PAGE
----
Though good for the planet, easy to park, and increasingly affordable, electric cars, at least those that rely on no supplementary fuel, can have one fatal flaw: they boast all the horsepower of a push lawnmower.

Enter a professor from MIT with an understanding of electrodes.

The battery technology behind electric cars' plodding pace inspired Professor Gerbrand Ceder to tinker with lithium ion technology. His research team made some adjustment to the original model, reprocessing the lithium ion material inside a basic battery to speed up electrode transfer. The result was a substantially reduced recharge time, down to mere seconds from several minutes. The impact of a 10-second charge time for digital devices like mobile phones could be enormous.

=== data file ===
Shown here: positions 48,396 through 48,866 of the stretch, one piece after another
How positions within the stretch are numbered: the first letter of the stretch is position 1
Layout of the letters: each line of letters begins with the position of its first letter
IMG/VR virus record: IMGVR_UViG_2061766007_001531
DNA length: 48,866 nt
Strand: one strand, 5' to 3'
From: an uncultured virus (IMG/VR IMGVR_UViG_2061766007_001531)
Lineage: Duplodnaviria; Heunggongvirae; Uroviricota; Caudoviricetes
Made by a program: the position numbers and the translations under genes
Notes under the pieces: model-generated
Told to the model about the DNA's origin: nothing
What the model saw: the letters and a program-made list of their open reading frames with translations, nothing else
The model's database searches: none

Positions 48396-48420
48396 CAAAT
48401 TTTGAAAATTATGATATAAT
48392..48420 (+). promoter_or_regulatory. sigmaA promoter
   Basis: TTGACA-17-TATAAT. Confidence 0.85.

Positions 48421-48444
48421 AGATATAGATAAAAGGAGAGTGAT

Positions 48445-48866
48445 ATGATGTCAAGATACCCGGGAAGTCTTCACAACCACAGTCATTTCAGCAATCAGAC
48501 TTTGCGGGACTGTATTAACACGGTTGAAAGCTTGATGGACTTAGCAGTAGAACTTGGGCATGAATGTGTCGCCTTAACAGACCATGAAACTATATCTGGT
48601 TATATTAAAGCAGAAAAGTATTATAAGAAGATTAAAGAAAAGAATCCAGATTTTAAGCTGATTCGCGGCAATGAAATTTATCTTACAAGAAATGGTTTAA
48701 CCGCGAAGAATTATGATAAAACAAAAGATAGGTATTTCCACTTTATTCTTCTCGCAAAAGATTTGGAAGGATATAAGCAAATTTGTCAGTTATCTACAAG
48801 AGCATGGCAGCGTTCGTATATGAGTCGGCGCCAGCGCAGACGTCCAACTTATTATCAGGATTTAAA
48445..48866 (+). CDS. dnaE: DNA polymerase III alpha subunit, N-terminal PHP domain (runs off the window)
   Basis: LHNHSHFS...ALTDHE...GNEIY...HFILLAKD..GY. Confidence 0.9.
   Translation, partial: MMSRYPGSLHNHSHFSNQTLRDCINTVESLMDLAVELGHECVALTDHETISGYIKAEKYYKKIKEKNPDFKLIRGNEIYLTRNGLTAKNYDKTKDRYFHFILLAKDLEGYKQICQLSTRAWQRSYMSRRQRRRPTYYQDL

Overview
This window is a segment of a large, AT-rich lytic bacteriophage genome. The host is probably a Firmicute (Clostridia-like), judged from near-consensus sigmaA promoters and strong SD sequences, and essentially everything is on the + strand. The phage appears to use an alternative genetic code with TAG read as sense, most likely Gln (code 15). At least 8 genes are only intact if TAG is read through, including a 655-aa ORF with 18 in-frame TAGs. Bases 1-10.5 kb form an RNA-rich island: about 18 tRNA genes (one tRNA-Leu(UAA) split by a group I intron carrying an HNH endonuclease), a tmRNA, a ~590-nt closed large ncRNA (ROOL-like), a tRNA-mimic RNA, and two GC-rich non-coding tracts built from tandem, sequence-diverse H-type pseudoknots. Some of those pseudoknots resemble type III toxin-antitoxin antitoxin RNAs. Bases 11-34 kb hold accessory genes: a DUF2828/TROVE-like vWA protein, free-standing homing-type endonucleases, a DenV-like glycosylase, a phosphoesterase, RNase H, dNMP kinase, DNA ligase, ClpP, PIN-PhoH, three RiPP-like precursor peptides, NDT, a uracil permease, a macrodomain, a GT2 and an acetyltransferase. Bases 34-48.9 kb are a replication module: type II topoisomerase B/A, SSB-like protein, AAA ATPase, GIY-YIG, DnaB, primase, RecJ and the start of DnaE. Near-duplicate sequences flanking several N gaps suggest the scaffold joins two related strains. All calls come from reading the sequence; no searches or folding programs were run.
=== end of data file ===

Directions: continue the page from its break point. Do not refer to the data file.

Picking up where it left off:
Robert Bryce, author of Gusher of Lies, had some thoughts on batteries when he visited Big Think. He explained that their use could eventually apply to electricity providers. In conventional power plants, technology can only respond to usage demands in real time, i.e., as homeowners turn on their air-conditioners, more power is generated. At surge periods when demand spikes, this can put immense strain on the grid and result in brown or blackouts. But, according to Bryce, "if you had a battery that could feed power back into the grid, you could level out that demand curve and that would allow huge energy savings."